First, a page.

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Former apostolic nuncio to Germany ‘alarmed’ at bishops’ plan to ‘reinvent’ Church

'I have read the drafts for the four forums of the ‘synodal path’ and am alarmed at the direction that the discussion seems to be taking,' Abp. Erwin Josef Ender wrote.
Thu Jun 4, 2020 - 9:03 pm EST
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The cathedral of the Diocese of Freising-Munich, Germany. Diliff / Wikimedia Commons / CC BY-SA 3.0 (cropped)

WÜRZBURG, Germany, June 4, 2020 (LifeSiteNews) — A former apostolic nuncio to Germany, Archbishop Erwin Josef Ender, stated that he is “alarmed” at the German bishops’ “synodal path,” which seeks to “reinvent” the Church rather than effect a genuine renewal.

“Without any consideration for the genuine sources of faith and revelation, namely Scripture and Tradition, the Church is supposed to reinvent itself, so to speak. I have read the drafts for the four forums of the ‘synodal path’ and am alarmed at the direction that the discussion seems to be taking,” he wrote in a contribution to German Catholic weekly newspaper Die Tagespost.

The archbishop said, commenting on the bishops’ plan: “It is not God and the Church that have distanced themselves from man. On the contrary — just as in the Old Covenant, people have distanced themselves from the Church and God and steadily become more alienated from Him.”

His remarks, reproduced below in full, came in the context of the discussion of the synodal path currently underway in Germany that dissents from Catholic teaching on celibacy, clerical authority, the ban on female ordination, contraception, cohabitation, homosexuality, and gender theory. He characterized the preparatory documents for the Synodal Path as giving the appearance “that Scripture and Tradition have been ousted and their place taken by so-called ‘modern’ theology and the human sciences.”

“The draft for the ‘Forum on Sexuality’ reminds me of the statement from a senior representative of the Central Committee of German Catholics (ZdK), who expressed words to the effect of: Rome should keep quiet for a period of time, then we will be able to produce an acceptable moral teaching on sexual matters,” he added.

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The goal of the synodal path, he wrote, “cannot simply be to listen to what people hope for or demand from the Church, but first and foremost to examine and to recognize what God expects from us, the Church, and mankind.”

“Predominantly structural changes in the life of the Church,” as they are proposed by the synodal path, “will hardly be sufficient to motivate and encourage anyone to rediscover his faith and love for God in the Church and to live it anew,” Ender said.

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Full article by Archbishop Erwin Josef Ender, originally published by Die Tagespost:

In the readings of the Old Testament, we often come across the lament, “Again the Israelites did evil in the eyes of the Lord” (Judges 13:1). We also encounter the prophets’ reactions to this. They denounced evil and vehemently called for repentance and conversion. To my knowledge, there is not a single prophet who blamed God for the chasm between divine standards and human behaviour, as if God had fallen out of step with the moving times and the desires of men. Nowadays, this would appear to be a prevailing trend, when the obvious incompatibility between the way of life, desires and demands of “modern” people and the moral teachings of the Church is pointed out.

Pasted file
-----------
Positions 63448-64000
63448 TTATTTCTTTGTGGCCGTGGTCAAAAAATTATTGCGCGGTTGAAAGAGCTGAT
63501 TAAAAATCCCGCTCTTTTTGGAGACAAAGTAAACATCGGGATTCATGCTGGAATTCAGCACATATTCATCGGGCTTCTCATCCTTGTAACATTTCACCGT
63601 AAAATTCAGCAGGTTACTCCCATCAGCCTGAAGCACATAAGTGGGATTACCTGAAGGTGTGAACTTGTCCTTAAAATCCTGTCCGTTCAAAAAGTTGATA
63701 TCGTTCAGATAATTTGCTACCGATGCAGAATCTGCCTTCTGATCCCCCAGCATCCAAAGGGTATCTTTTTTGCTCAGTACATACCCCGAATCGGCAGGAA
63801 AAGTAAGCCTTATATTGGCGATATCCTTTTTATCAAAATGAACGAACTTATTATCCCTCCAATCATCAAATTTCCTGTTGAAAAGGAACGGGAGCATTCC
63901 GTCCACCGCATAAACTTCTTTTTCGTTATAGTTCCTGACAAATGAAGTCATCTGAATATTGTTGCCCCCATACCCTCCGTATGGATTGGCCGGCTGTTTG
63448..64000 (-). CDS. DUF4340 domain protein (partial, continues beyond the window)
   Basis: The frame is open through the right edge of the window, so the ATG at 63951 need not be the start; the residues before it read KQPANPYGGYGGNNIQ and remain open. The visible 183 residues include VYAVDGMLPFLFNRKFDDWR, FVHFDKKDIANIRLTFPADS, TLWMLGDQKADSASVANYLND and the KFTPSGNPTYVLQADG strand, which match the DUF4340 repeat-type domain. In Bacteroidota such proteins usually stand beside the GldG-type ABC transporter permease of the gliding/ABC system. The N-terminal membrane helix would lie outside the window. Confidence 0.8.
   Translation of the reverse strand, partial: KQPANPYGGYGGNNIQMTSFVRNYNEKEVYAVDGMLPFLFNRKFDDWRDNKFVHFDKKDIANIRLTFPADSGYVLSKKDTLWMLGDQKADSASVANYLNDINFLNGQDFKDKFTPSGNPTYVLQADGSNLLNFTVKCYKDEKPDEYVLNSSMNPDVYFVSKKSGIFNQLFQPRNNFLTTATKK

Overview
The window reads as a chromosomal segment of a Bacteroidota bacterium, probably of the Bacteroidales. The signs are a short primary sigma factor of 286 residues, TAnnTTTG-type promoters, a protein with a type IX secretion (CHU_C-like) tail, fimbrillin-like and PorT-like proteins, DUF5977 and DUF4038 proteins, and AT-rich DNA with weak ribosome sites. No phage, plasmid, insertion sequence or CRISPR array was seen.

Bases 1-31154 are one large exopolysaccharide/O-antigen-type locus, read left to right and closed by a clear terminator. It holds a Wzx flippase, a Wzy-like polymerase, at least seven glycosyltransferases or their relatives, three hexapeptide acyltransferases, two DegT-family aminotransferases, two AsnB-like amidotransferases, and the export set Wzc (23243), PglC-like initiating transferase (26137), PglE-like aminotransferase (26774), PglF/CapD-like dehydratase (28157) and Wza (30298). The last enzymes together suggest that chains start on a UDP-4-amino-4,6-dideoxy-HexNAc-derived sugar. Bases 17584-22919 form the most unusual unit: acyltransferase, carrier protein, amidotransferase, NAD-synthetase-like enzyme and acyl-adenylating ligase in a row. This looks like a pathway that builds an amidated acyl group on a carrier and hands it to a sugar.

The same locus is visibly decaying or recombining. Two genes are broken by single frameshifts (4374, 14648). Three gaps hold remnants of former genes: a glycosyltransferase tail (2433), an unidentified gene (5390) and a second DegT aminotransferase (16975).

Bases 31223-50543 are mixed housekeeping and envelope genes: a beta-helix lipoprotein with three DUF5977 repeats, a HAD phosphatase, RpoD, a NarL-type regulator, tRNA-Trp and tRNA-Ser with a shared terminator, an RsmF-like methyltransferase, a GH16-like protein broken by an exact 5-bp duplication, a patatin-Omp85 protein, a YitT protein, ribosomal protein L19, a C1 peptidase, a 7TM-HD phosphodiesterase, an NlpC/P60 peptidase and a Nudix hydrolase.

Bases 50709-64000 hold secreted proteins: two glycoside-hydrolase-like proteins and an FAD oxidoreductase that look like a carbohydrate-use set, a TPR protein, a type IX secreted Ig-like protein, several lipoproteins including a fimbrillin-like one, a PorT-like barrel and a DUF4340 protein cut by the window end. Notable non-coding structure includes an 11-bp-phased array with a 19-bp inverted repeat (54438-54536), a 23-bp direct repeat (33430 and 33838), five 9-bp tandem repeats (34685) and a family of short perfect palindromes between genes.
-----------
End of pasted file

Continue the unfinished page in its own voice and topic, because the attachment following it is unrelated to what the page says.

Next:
I note with amazement that amidst the heated discussions surrounding the “Synodal Way” in Germany, hardly anyone is proposing a different, more plausible explanation for the disaffection between people today and the Church. For it is not God and the Church that have distanced themselves from man. On the contrary – just as in the Old Covenant – people have distanced themselves from the Church and God and steadily become more alienated from Him. They are turning their backs on the Church in droves and running from it. More and more people live as if God does not exist. For this reason, God’s call in Paradise to man who had fallen into sin and was fleeing is as relevant today as it was in the beginning: “Adam, where are you?” (Genesis 3:9).

Who still speaks nowadays of conversion?

On that first Easter morning, Christ instructed His Apostles, and thereby all their future successors, with the words: “As the Father has sent me, so am I sending you!” (John 20:21). And His Father sent Him, as He Himself expressly declares, “to seek and to save that which is lost” (Luke 19:10). Therefore, the first and foremost role of our shepherds is to make themselves heard and noticed, in both the Church and the world today, when calling on and seeking those who flee and stray. They are tasked with going after those who are fleeing, not in order to affirm the false path that they have taken, but to encourage them to repent and return to the flock. Is it not then astounding, that today this call for conversion is hardly heard, if at all? “Repent and believe in the Gospel!” Thus declared the Lord the aim of His mission at the beginning of His public ministry.